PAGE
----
Simmer for 20 minutes, do not boil.
Let it rest and strain gently, making sure you only get the clear stock and not the deposit as well.
To make the soup, heat 2 cups of fish stock in a small saucepan. Add the saffron and simmer for about 5 minutes. Remove from the heat and set aside.
Heat 4 tablespoon of the olive oil in a medium size pot over medium-high heat. Add the garlic, and cook it until it becomes brown for about 20 seconds, then add the onions, the fennel, and the salt. Cook until all the vegetables are softened for about 4 minutes. Add the bay leaf and cook for 30 seconds. Gently pour the white wine and reduce for about 2 minutes, then add the pernod, reduce for another minute. Gently add the saffron flavored fish stock and cook again until the liquid has reduced by half.
Add the chopped parsley and basil, then stir gently. Add the shrimps and cook them until they become pink, then remove them from the soup and place them into the serving bowls. Melt the butter in the broth, stirring it as it melts.
Preheat the oven at 180° C (350° F)
Meanwhile, season the calamari, the halibut and bay scallops with salt and pepper. Heat a medium size non-stick saucepan over medium-high heat, and add 2 tablespoons of olive oil. Cook the calamari, the halibut and bay scallops, without stirring, until they become lightly brown for about 2 minutes. Turn them over and cook for another 30 seconds. All the seafood should be slightly under cooked. Cover the calamari, the bay scallops and the sautéed fish with the saffron Fish stock and bring to a simmer. Transfer the calamari, the bay scallops and the fish into the serving bowls without the fish stock, but placing it back to its original pot.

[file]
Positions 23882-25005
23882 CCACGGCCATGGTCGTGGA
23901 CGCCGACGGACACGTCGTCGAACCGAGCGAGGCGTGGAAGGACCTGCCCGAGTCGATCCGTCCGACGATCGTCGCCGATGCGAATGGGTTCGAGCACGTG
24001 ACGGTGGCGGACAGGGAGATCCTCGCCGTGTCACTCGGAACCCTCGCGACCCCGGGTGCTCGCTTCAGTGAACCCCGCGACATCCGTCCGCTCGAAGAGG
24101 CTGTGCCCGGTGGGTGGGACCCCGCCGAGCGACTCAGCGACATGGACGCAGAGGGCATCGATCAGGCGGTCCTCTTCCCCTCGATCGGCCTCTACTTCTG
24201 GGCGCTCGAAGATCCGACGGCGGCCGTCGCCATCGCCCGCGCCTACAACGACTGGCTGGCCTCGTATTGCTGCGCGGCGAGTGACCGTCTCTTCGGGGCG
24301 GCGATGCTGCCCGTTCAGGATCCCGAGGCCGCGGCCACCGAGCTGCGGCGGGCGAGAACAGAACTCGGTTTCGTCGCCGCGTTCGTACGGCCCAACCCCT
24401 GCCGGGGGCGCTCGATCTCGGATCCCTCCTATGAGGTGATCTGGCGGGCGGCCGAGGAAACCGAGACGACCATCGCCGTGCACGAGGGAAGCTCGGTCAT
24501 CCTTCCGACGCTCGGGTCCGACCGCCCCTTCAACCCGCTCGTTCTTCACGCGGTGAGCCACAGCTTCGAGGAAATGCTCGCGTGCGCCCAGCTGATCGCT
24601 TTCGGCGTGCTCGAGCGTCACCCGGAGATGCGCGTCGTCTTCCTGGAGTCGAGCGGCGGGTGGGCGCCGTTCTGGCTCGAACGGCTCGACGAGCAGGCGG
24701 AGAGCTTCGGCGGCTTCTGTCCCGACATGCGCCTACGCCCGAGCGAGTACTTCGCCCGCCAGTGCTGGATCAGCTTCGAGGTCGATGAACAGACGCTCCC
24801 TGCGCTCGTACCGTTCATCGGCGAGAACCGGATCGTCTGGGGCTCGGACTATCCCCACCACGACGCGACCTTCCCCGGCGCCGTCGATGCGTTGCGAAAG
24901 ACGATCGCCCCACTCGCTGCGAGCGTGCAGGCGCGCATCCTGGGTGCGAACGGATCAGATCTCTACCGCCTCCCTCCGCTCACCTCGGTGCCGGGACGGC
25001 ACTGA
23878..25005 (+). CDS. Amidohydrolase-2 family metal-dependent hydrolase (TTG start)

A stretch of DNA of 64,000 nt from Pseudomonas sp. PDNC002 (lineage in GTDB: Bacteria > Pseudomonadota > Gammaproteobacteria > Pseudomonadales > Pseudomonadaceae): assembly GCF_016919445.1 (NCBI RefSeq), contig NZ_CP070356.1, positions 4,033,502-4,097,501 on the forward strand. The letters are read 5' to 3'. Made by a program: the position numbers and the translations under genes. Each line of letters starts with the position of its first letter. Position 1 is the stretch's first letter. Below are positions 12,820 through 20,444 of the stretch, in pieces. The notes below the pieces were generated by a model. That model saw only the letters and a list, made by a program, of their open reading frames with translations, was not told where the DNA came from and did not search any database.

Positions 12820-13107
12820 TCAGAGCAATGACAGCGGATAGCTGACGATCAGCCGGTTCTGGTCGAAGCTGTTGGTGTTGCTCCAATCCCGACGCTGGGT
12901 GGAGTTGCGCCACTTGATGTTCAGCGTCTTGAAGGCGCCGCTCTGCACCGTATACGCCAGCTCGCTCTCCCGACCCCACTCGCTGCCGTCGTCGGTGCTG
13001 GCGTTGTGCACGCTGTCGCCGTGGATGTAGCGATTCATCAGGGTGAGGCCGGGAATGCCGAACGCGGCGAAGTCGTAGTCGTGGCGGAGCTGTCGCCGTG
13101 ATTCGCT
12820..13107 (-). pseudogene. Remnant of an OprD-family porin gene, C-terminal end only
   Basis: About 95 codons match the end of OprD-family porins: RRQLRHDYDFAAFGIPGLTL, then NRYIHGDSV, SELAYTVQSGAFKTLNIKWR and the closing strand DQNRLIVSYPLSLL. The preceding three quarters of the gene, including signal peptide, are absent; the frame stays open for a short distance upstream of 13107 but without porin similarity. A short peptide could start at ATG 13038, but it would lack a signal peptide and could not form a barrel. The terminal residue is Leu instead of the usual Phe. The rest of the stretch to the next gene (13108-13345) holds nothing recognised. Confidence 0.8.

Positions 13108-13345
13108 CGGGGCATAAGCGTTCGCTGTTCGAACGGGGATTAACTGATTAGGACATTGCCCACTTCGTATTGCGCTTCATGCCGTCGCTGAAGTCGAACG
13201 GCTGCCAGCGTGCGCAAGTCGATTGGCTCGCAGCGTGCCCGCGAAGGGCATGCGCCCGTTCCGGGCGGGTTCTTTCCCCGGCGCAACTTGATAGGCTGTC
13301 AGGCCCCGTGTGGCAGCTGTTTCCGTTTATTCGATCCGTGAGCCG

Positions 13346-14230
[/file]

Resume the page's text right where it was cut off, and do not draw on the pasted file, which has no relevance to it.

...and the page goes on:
To make the baguette, in a small mixing bowl, place the olive oil and the minced garlic and stir gently. Brush the mixture on top of each of the sliced baguette. Sprinkle each one with rock salt, and place them on a baking tray.
Place the baking tray into the oven and bake until slightly brown or for about 5 minutes.
Remove the bay leaf from the saffron fish stock, check the seasoning and bring to a boil one more time. Pour the hot saffron fish stock over the seafood into the bowls.
Serve with the hot French baguette
Yield: 8 servings
You should make sure, that you do not boil the stock, as it will become blurry, you want it to be as clear as possible.
When buying the fish bones, make sure that they are from a white fish, like sole, turbot, or cod. The bones from a salmon for example, are not appropriate, as your stock, will have a different taste and color.
Melt the butter and olive oil in a large soup pot over medium heat. Add the onion, garlic, celery, carrots and fennel. Sauté the vegetables until they are soft or for about 10 minutes.
Tip 2: You can definitely make more fish stock than you might need, and freeze it in small container, ready to be used in the future. It will hold in the freezer for about 3 month.
When you are ready to serve it again, just simmer the fish stock and add it to your preparation.
Do not forget to label and date your container before placing them in the freezer